Is it classed as essential travel, will people be allowed to move? Another one where only time will tell I think and hopefully we should find more out in the coming days.
What happens if my purchase falls through?
I already have a Mortgage
The big thing here in terms of the Coronavirus and Mortgages is that the government has already said mortgage lenders need to be prepared to give individuals up to a 3 month payment holiday if they have been affected directly or indirectly by corona virus.
Now, a few very important things to bare in mind with this offer:
- If you take the holiday, the payments are still due, they are just delayed.
- Interest will still be charged and that has the effect of being compounded. That in essence means you get charged interest on interest. So it will cost you in the long run to take the payment holiday.
- You should only take the payment holiday if you need it. Other than the fact it will cost you, if you take it now and then need it in 6 months time, who is to say you will get another? Best to keep it in your back pocket and save it for a rainy day.
Although again it is still early days here, it appears that the government are throwing a lot of money into the banking system, to keep liquidity up and to try and keep things as normal as possible. They are printing money so mortgage lenders carry on lending as normal.
However, the Bank of England is only really making that money available to conventional banks.
This is having a bit of a strange effect on the rest of the mortgage market and in particular, the bad credit mortgage market, due to the way they source their funds.
Normal lenders, i.e. banks you see on the high street are carrying on as normal, albeit a little bit cautious. So in practice this means they may not really pass on any reductions in the Bank of England Base rate and and I can also imagine behind the scenes they have tightened up on credit scoring so the level of declined applications will probably gradually increase as they tighten their own belts in preparedness for a worsening economic climate.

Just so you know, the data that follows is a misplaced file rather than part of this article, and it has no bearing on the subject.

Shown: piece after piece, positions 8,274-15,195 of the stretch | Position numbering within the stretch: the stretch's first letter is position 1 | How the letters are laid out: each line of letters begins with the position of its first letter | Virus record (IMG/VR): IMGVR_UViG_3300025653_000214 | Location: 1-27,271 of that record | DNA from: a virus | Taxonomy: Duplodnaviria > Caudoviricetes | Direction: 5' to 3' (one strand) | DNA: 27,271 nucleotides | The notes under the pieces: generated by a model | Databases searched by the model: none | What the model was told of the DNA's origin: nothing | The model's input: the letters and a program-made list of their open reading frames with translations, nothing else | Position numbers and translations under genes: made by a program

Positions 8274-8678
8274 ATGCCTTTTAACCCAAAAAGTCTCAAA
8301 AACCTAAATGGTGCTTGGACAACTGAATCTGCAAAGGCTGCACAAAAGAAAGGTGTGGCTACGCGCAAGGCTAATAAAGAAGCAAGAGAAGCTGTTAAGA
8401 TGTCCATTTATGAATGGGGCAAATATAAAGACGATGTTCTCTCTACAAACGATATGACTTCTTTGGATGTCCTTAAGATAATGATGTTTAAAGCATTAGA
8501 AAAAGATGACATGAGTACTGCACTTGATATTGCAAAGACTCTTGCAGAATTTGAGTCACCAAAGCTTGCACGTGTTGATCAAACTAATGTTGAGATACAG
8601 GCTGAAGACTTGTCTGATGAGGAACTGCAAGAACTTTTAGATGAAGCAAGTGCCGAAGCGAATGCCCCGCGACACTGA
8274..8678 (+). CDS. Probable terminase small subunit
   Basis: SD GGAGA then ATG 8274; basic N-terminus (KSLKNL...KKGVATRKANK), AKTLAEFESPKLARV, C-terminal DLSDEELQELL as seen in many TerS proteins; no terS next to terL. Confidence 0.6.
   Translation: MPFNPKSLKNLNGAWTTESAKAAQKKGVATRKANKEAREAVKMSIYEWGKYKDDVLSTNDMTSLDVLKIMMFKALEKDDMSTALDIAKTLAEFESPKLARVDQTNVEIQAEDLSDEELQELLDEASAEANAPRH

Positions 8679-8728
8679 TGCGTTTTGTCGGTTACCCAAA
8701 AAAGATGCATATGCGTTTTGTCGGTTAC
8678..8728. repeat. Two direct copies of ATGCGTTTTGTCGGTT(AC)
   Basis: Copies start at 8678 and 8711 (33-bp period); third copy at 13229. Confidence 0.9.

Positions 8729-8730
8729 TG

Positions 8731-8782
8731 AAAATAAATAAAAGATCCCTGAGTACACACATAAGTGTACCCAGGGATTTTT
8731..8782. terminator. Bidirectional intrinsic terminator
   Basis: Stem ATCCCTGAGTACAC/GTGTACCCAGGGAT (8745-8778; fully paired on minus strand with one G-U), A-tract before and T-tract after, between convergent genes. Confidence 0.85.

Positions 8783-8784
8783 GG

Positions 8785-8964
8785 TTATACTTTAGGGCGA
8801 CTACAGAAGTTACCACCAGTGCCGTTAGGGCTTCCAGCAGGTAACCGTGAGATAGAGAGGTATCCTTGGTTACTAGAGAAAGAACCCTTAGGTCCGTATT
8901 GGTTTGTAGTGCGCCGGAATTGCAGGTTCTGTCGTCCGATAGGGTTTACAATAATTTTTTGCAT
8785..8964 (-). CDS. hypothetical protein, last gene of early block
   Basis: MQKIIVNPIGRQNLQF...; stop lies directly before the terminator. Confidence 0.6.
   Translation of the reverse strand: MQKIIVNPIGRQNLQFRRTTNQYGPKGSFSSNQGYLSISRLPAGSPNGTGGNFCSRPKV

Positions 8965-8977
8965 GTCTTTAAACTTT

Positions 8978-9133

The other part of the market, such as the adverse or specialist lenders are simply not getting the same level of support from the government currently.
See this link for more info on the latest stance of Adverse Credit Lenders and Coronavirus (Covid-19).
This means they are tightening their belts a little also. They have generally (although not all) pulled some of their products in previous situations such as the credit crunch. However, as of today, all but one of those lenders appears confident they have enough money to remain in the market for at least another 12 months, by which time we hope all of this will be a distant memory.
This feels very different to the recession in 2007, in that lenders still have money to lend, they still want to lend and the government are trying to help everyone (not just banks).
I could be completely wrong but it just feels like the government are trying to smooth this over in order to try and keep it business as usual and it is not just our government it is pretty much every major government around the world.
Nobody really knows what the next 6-12 months will hold in terms of the impact of Coronavirus and Mortgages.
It does seem like everyone wants to get back to normal but obviously we are all affected by external (non economic) circumstances and when it comes to public health and a pandemic, we are in somewhat unprecedented times.
Even though Mortgage Success are doing everything we can to move our customers applications and approved mortgages forward, we also have to abide by the changing Government advice.
We doing all we can to minimise any disruption in terms the Coronavirus and Mortgages whilst we are under the non essential travel restrictions we are and we will communicate directly with our customers, when we have more to tell them as new information becomes available.
Everyone is working very hard to try to get completions through and whilst there probably will be a lull with the lock down, hopefully we can pick up where we left off, as soon as humanly possible.